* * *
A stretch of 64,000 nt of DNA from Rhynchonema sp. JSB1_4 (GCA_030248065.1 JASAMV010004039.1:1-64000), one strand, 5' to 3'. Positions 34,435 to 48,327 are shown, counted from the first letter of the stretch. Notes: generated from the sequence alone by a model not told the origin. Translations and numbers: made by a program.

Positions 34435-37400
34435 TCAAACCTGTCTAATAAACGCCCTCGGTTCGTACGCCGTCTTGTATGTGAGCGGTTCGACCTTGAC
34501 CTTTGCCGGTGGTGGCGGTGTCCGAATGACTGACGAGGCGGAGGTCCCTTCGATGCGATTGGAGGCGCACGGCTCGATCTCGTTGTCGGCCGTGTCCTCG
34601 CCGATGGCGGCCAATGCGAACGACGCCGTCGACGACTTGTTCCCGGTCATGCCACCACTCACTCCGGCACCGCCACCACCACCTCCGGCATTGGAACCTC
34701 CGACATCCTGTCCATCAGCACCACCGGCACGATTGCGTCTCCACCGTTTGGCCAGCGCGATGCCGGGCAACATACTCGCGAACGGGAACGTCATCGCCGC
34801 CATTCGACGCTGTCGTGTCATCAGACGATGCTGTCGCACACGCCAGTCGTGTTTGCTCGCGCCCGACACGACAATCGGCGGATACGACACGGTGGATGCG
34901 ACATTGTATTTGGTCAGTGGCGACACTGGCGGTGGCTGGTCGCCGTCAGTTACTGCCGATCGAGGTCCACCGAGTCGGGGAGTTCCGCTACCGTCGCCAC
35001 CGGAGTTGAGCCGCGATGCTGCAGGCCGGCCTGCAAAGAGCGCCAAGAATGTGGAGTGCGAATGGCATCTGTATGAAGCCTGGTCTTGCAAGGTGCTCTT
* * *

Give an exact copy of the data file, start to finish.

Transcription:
A stretch of 64,000 nt of DNA from Rhynchonema sp. JSB1_4 (GCA_030248065.1 JASAMV010004039.1:1-64000), one strand, 5' to 3'. Positions 34,435 to 48,327 are shown, counted from the first letter of the stretch. Notes: generated from the sequence alone by a model not told the origin. Translations and numbers: made by a program.

Positions 34435-37400
34435 TCAAACCTGTCTAATAAACGCCCTCGGTTCGTACGCCGTCTTGTATGTGAGCGGTTCGACCTTGAC
34501 CTTTGCCGGTGGTGGCGGTGTCCGAATGACTGACGAGGCGGAGGTCCCTTCGATGCGATTGGAGGCGCACGGCTCGATCTCGTTGTCGGCCGTGTCCTCG
34601 CCGATGGCGGCCAATGCGAACGACGCCGTCGACGACTTGTTCCCGGTCATGCCACCACTCACTCCGGCACCGCCACCACCACCTCCGGCATTGGAACCTC
34701 CGACATCCTGTCCATCAGCACCACCGGCACGATTGCGTCTCCACCGTTTGGCCAGCGCGATGCCGGGCAACATACTCGCGAACGGGAACGTCATCGCCGC
34801 CATTCGACGCTGTCGTGTCATCAGACGATGCTGTCGCACACGCCAGTCGTGTTTGCTCGCGCCCGACACGACAATCGGCGGATACGACACGGTGGATGCG
34901 ACATTGTATTTGGTCAGTGGCGACACTGGCGGTGGCTGGTCGCCGTCAGTTACTGCCGATCGAGGTCCACCGAGTCGGGGAGTTCCGCTACCGTCGCCAC
35001 CGGAGTTGAGCCGCGATGCTGCAGGCCGGCCTGCAAAGAGCGCCAAGAATGTGGAGTGCGAATGGCATCTGTATGAAGCCTGGTCTTGCAAGGTGCTCTT